Why I Became a Pastor

When I was nearing high school graduation, everyone asked me, “So, what do you want to do for a living?”

My standard answer was, “I don’t know, but I know I don’t want to be a pastor.”

I am a third-generation pastor. I grew up in a pastor’s home. I knew things about people at a very young age. I saw my dad practically kill himself trying to keep people happy. I knew the arguments, pettiness, and judgmentalism of Christianity before I was out of grade school.

My dad did not hide these things. I don’t think he could have even if he wanted to. He just felt stuff and I could clearly figure out what he was feeling.

It also helped that on many occasions he’d come home from a visitation and say to me, “Be careful who you marry” or “stay away from alcohol.” I knew who he visited; even I could do that math!

Half my life was spent at church. I cleaned, folded tables and chairs, learned to use a dust mop, and knew the inner workings of the church. I waited for hours as my parents yammered on after church.

I was in college when I saw my first complete Super Bowl. Many a Sunday after church was spent out in my parent’s car in the church parking lot listening to the football games get started without me. This may not seem like a big deal, but to a teenage boy who completely loved sports, this was torture.

My dad was at a church for 13 years for most of my growing up. When I left for college he took a new church. He had to start all over, figuring out who the trouble-makers were, tiptoeing around the ingrained traditions, and making tough calls the old-timers didn’t like.

More pain for my dad.

I didn’t go to church for several years in college. I was bitter. I maintain that if I didn’t have the Holy Spirit, I would have walked away from Christianity then. But I didn’t. I read my Bible. I read theology. I went to a Christian college. I even took a Bible minor.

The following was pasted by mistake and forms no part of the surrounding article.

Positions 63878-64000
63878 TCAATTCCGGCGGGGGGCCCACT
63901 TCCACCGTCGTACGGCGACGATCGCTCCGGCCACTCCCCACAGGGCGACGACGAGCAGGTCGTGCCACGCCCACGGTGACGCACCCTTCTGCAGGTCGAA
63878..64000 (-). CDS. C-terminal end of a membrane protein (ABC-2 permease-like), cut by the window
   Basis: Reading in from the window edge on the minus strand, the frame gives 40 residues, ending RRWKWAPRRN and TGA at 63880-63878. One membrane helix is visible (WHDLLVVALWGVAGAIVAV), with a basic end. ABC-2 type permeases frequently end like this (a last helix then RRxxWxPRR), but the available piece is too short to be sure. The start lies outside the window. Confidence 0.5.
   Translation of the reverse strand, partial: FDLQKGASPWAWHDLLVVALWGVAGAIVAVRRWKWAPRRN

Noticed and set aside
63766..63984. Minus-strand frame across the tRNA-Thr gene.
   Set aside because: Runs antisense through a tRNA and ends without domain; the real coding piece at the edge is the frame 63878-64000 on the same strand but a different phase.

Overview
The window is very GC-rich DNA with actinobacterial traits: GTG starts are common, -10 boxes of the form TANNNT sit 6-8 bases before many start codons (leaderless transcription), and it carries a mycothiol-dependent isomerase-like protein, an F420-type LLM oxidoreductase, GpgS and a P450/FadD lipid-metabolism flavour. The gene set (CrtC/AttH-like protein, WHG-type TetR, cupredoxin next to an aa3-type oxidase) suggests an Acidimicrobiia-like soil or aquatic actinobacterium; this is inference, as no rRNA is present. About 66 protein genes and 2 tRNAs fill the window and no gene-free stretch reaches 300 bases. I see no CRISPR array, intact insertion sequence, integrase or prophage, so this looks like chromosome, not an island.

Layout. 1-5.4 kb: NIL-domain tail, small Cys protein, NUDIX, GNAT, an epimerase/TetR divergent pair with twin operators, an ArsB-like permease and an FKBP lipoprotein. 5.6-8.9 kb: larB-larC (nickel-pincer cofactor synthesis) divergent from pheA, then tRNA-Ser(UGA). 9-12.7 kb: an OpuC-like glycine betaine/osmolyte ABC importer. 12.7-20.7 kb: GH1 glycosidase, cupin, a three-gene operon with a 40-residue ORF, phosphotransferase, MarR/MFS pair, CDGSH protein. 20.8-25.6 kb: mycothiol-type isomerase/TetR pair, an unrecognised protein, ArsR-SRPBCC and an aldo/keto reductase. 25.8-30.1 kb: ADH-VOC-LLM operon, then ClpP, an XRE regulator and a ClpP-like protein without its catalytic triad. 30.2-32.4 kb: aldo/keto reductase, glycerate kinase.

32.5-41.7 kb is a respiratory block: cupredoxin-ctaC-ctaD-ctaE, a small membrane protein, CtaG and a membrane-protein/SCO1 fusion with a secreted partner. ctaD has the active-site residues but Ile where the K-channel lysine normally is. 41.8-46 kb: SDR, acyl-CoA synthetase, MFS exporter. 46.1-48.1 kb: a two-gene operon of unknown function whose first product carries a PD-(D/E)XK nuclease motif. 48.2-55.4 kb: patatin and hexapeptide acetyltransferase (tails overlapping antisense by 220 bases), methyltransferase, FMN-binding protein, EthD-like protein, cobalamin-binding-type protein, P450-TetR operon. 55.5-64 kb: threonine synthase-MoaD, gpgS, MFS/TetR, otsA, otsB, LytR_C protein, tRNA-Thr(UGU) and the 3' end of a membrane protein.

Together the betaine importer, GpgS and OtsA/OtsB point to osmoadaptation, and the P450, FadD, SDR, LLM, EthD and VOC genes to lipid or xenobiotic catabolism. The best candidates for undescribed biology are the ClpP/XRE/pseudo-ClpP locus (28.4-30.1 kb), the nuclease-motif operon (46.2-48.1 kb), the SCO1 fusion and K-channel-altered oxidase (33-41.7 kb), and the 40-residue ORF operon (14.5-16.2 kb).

I wanted to know the Bible, but I was done with church.

My major was in an unrelated field. I fully planned on going away from church for my job. I sat through many chapel services at my Christian college and pretty much every one irritated me. I disagreed with everyone. I hated the music. Their use of Scripture was awful. The smarmy Pharisaic nature of suburban Christianity irked me at every turn.

Then it hit me. “OK, if you know so much about how Christianity should be, shouldn’t you try to help it?” I couldn’t escape this question. It haunted me. “I think I’m supposed to be a pastor.” I remember having that thought. I remember it crystal clear. I also remember the follow up thought:

Oh, dear Lord, no!

But it wouldn’t leave me alone. I went home on break and went out to breakfast with my dad. I said, “Dad, um, I think I’m supposed to be a pastor.”

I remember this like it were yesterday, except it was 26 years ago. My dad dropped his head and said, “Oh son, don’t do it. It’ll break your heart.”

I sat quietly, somewhat stunned. Not exactly what I was expecting to hear. Then he said, “But if you have to, you have to. I get it.”

So, I went back to college and changed my major. After college I went to seminary. I hated pretty much every minute of it. I didn’t fit in. I wasn’t cool and hip. Not only did I not use the Christian lingo, I made fun of people who did.

At one point we took a personality test so a counselor could help us find out what denomination we would best fit in to pastor. I thought this whole idea was insane, but whatever.

When my results were in, the counselor said to me, “Um, you don’t really have the personality of a pastor.”

“Yeah, I know,” I said. “That’s because I hate church and can’t stand people.”

He didn’t laugh.

Here I am now. I’ve been a pastor for 20 years. My counselor was right. My dad was right.